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Article of Interest - Food Allergies

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McDonald's: Fries Have Potential Allergens
Dave Carpenter, The Associated Press, February 13, 2006
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Not long after disclosing that its french fries contain more trans fat than thought, McDonald's Corp. said Monday that wheat and dairy ingredients are used to flavor the popular menu item - an acknowledgment it had not previously made.

The presence of those substances can cause allergic or other medical reactions in food-sensitive consumers.

McDonald's had said until recently that its fries were free of gluten and milk or wheat allergens and safe to eat for those with dietary issues related to the consumption of dairy items. But the fast-food company quietly added "Contains wheat and milk ingredients" this month to the french fries listing on its Web site.

The company said the move came in response to new rules by the U.S. Food and Drug Administration for the packaged foods industry, including one requiring that the presence of common allergens such as milk, eggs, wheat, fish or peanuts be reported. As a restaurant operator, Oak Brook, Ill.-based McDonald's does not have to comply but is doing so voluntarily.

McDonald's director of global nutrition, Cathy Kapica, said its potato suppliers remove all wheat and dairy proteins, such as gluten, which can cause allergic reactions. But the flavoring agent in the cooking oil is a derivative of wheat and dairy ingredients, and the company decided to note their presence because of the FDA's stipulation that potential allergens be disclosed.

"We knew there were always wheat and dairy derivatives in there, but they were not the protein component," she said. "Technically there are no allergens in there. What this is an example of is science evolving" and McDonald's responding as more is learned, she said.

While the company wanted to make consumers aware that fries were derived in part from wheat and dairy sources, she said, those who have eaten the product without problem should be able to continue to do so without incident.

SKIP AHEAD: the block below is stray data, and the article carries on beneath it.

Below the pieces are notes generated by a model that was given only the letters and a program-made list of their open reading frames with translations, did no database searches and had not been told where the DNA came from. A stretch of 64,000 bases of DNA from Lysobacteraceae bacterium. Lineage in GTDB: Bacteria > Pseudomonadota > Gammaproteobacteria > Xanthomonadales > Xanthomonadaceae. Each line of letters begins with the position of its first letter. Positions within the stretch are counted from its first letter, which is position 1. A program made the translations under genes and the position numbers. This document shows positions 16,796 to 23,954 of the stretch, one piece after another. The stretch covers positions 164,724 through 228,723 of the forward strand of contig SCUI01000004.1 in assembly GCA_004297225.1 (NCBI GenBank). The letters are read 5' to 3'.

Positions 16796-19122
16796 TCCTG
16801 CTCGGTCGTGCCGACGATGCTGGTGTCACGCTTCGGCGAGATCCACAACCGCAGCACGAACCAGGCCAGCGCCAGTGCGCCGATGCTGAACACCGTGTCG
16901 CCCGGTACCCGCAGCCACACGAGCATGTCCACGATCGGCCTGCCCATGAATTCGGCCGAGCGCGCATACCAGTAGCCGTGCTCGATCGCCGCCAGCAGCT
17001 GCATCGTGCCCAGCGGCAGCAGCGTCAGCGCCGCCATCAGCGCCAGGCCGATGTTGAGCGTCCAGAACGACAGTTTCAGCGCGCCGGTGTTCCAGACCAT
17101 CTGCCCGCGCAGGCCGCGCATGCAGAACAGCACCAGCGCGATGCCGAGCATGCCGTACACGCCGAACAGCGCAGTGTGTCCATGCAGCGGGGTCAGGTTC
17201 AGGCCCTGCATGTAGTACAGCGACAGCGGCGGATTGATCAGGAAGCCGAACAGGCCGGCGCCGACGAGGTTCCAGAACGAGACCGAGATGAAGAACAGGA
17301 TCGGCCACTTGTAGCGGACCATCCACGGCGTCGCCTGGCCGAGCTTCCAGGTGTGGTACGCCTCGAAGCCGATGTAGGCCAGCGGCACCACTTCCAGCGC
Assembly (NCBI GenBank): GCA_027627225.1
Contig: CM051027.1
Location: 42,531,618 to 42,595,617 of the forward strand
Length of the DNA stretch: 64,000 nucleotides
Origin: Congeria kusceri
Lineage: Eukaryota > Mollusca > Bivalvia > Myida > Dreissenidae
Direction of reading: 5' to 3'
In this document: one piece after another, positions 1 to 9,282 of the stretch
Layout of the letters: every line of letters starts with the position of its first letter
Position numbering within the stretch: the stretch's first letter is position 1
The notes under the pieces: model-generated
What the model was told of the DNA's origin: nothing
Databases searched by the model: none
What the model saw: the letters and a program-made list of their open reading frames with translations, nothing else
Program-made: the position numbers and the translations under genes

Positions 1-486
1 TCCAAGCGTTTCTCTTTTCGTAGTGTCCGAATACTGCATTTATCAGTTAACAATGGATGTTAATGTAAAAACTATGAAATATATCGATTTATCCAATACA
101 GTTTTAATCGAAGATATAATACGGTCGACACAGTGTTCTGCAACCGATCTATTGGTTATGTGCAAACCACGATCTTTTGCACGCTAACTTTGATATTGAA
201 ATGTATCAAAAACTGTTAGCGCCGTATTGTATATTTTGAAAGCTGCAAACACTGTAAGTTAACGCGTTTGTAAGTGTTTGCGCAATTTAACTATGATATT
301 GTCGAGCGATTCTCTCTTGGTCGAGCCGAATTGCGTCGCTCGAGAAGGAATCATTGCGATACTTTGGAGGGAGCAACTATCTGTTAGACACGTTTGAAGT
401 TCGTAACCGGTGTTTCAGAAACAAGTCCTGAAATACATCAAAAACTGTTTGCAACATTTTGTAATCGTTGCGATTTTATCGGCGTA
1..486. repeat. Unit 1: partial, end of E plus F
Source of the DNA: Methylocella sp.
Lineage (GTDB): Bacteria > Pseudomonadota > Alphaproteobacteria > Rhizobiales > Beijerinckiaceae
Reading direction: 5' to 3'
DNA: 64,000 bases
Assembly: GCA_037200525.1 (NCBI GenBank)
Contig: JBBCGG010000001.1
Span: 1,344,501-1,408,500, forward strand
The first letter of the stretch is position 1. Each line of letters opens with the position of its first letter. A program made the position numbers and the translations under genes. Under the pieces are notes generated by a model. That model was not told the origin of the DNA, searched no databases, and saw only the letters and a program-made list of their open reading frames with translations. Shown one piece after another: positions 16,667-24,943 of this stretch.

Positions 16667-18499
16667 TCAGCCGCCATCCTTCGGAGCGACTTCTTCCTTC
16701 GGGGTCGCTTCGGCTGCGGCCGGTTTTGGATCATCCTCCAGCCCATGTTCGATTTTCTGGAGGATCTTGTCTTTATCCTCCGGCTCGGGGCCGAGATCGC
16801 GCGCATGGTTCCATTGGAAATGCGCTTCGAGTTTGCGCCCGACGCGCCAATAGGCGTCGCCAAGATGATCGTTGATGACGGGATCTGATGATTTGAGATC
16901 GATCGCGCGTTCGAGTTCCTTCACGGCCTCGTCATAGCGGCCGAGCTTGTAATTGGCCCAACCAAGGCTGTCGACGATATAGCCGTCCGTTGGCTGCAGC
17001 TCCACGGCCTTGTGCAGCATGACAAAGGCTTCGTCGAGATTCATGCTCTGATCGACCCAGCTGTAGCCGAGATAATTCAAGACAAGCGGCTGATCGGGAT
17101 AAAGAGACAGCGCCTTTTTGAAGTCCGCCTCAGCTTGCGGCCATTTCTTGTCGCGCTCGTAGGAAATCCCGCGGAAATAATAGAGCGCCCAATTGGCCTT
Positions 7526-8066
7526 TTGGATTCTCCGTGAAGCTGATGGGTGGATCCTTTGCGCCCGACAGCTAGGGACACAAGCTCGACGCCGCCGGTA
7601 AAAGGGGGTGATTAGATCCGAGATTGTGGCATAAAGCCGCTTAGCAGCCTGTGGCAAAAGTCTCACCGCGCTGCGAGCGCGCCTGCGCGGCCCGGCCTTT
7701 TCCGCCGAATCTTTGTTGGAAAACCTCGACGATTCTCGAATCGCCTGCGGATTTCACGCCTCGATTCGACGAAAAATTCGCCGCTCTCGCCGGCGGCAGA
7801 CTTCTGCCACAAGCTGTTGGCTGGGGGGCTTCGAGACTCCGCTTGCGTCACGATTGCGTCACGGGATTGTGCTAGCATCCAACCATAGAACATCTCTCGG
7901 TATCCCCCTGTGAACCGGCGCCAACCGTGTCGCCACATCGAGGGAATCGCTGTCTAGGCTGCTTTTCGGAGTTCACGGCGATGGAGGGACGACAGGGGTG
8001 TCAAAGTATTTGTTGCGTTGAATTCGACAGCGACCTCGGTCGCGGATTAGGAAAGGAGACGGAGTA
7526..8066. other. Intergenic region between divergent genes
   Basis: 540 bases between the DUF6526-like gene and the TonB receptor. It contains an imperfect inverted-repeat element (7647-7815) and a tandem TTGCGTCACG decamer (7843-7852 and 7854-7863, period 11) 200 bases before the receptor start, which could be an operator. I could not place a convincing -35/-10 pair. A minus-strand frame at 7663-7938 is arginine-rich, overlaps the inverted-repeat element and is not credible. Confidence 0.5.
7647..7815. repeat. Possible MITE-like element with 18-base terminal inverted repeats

The acknowledgment has stirred anger and some concern among consumers who are on gluten-free diets since it was posted on McDonald's Web site.

"If they're saying there's wheat and dairy derivatives in the oil, as far as anyone with this disease is concerned there's actually wheat in it," said New York resident Jillian Williams, one of more than 2 million Americans with celiac disease, an autoimmune disorder triggered by gluten.

"They should have disclosed that all along," she said. "They should never have been calling them gluten-free."

It's not the first time McDonald's forthrightness has been called into question concerning what's in its famous fries.

The company paid $10 million in 2002 to settle a lawsuit by vegetarian groups after it was disclosed that its fries were cooked in beef-flavored oil despite the company's insistence in 1990 that it was abandoning beef tallow for pure vegetable oil.

Last February, it paid $8.5 million to settle a suit by a nonprofit advocacy group accusing the company of misleading consumers by announcing plans in September 2002 to change its cooking oil but then delaying the switch indefinitely within months. Reluctant to change the taste of a top-selling item, McDonald's has continued to maintain for the past three years that testing continues.

Asked about the status of those efforts Monday, Kapica said: "It's a very high priority and we are very committed to continuing with testing and lowering the level of trans fat without raising the level of saturated fat. ... It's a lot harder than we originally thought but that is not stopping us."

McDonald's shares rose 3 cents to close at $36.36 on the New York Stock Exchange - up 8 percent in 2006.

    

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